“Eva,” he said, breathless. “You and I are saved. All else are lost.” Then he held her in his arms as she collapsed under the weight of grief and exhaustion, guilt and relief.
Tom made a bed of shrubs and grasses in the cave for Eva to lie on. He went outside to see what might be salvaged from the wreck. He found a case of brandy on the beach. He broke one open and took out a bottle.
“Here, Eva, drink this.” She refused to move, refused to blink. “Eva, please. This will help warm you.”
Tom brought her into a sitting position then handed the bottle to her. She shook her head. He made her rest against him as he poured the liquid down her mouth. The brandy spilled down her nightgown, staining it as if she had bled.
“Eva, you must trust me.”
He put his finger between her lips and pried them open. She sighed. He poured the brandy and thanked God when she swallowed.
Despite his exhaustion, he felt his body responding to this young woman pressed against him. Both of them had barely any clothes on, and whatever they wore clung to them like skin.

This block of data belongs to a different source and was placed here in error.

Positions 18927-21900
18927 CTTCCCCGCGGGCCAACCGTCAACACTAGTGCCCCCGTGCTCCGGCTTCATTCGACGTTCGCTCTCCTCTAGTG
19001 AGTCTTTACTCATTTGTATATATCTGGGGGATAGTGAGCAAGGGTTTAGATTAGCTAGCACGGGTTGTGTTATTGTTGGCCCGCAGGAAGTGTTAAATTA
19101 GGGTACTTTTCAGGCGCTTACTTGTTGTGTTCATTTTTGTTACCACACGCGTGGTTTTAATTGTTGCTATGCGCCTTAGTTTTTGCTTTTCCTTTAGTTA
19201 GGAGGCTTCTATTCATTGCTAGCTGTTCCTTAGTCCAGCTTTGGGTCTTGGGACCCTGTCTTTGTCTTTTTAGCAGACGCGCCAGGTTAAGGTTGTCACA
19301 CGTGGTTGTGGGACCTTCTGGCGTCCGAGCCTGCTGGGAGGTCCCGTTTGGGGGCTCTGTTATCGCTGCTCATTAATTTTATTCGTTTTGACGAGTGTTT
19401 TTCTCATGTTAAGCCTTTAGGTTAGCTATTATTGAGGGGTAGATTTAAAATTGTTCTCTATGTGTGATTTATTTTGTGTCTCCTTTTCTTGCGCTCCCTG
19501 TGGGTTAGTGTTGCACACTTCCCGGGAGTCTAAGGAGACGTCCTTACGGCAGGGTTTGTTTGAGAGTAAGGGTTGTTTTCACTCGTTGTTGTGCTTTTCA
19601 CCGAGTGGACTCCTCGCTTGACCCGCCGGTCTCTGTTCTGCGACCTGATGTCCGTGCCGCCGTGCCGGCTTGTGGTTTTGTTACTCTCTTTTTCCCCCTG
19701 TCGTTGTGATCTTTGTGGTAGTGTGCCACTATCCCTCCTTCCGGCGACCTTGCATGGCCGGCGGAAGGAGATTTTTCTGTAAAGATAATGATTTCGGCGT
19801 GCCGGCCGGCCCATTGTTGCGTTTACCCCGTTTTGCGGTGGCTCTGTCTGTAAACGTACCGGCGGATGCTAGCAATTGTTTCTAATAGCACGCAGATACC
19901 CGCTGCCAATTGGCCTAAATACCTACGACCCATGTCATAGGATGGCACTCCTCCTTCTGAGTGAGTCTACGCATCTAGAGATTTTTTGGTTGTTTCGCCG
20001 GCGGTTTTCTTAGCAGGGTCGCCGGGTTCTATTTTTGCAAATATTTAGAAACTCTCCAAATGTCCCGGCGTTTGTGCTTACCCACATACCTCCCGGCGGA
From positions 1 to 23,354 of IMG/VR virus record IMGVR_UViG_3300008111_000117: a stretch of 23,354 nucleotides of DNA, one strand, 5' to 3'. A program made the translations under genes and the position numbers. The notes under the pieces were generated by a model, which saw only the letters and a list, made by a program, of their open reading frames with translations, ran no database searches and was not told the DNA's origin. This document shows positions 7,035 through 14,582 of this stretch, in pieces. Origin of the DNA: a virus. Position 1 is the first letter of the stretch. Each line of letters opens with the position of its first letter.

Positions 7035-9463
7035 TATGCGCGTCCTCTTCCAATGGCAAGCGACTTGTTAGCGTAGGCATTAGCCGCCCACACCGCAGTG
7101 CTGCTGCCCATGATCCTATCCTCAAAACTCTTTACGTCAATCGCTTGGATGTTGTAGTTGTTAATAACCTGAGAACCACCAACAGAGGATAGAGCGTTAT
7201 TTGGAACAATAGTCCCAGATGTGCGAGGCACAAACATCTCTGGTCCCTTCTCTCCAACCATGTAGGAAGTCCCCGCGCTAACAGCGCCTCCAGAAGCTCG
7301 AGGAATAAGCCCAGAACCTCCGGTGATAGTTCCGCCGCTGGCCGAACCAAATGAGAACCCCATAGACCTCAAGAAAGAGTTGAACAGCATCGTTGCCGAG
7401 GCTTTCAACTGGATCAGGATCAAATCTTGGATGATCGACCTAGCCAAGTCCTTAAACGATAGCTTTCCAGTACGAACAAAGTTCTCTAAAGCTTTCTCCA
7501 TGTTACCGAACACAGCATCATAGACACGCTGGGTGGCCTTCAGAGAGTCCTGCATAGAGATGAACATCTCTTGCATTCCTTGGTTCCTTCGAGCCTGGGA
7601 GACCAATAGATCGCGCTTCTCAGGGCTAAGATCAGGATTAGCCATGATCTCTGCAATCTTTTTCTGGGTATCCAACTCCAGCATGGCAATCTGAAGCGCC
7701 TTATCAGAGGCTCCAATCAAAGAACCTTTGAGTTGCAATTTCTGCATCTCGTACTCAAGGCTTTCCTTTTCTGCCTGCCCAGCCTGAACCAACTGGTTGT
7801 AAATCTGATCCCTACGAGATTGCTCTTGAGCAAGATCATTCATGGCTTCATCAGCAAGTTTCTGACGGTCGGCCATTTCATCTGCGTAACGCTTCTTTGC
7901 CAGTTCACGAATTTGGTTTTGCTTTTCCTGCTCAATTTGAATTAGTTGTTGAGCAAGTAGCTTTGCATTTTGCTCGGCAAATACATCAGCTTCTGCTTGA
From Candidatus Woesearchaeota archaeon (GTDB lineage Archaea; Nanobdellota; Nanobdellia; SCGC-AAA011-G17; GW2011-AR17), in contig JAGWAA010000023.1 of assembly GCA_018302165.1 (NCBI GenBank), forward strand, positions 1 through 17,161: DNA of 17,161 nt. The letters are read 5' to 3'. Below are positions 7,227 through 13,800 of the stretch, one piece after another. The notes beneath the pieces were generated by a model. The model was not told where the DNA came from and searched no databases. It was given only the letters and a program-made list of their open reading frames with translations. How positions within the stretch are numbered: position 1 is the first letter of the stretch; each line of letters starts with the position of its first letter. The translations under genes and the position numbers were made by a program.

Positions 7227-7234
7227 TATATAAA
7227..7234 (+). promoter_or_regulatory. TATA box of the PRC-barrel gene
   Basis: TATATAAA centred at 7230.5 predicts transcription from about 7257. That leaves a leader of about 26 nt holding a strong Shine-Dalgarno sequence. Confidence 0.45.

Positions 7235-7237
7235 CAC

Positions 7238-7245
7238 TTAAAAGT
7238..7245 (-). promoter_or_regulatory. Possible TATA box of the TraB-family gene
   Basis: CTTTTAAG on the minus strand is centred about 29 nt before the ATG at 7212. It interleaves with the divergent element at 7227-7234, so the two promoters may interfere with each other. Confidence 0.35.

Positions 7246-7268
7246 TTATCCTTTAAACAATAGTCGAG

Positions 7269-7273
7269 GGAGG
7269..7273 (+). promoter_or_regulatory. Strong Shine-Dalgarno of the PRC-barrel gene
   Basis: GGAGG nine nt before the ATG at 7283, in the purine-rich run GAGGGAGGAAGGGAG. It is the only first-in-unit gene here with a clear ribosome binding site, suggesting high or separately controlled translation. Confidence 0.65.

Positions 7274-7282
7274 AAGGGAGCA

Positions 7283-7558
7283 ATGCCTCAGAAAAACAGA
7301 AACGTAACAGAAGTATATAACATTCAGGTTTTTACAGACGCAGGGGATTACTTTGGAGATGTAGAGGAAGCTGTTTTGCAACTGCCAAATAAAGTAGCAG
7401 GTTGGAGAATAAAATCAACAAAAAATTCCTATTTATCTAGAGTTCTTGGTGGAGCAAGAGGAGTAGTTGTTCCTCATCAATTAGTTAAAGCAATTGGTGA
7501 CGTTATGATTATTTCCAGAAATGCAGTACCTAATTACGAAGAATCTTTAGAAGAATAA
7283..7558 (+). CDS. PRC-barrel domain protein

He lay her on the grassy bed. Tom stayed close to keep her warm, but not too close, lest he forget himself. He rubbed her arms whenever she shivered, caressed her hair when she whimpered.
The night came without mercy. Eva slept while Tom remained wide-eyed and alert.
He nudged her awake at sunrise. “I’ll go find help, Eva. Stay here and I’ll be back.”
Eva stared outside dumbly, unseeing, unhearing. He bent down and gripped her shoulders. “I’ll return to you, I promise.”
Eva nodded then closed her eyes again.
Tom had been gone for several hours. The sun would set soon. Eva forced herself to sit up. She embraced herself, suddenly feeling naked. She trembled at the faint memory of last night, recalling Tom’s strong arms around her, his rough hands on her arms, his calloused fingers on her forehead.
Shadow filled the cave.
“Eva, I’m back.”
She looked up at Tom. He seemed years older than when they had been on the ship. A beard darkened his face, and his forehead was furrowed in concern. His tattered clothes made him seem bigger, fiercer.
“Did you find anyone?” Eva whispered.
Tom smiled. “I’m pleased you’re feeling better.” He sat beside her. “And yes, I found a man, says his name is Gibson. He sent his wife to the nearest town to raise the alarm. He will be here with horses to bring us to his home.”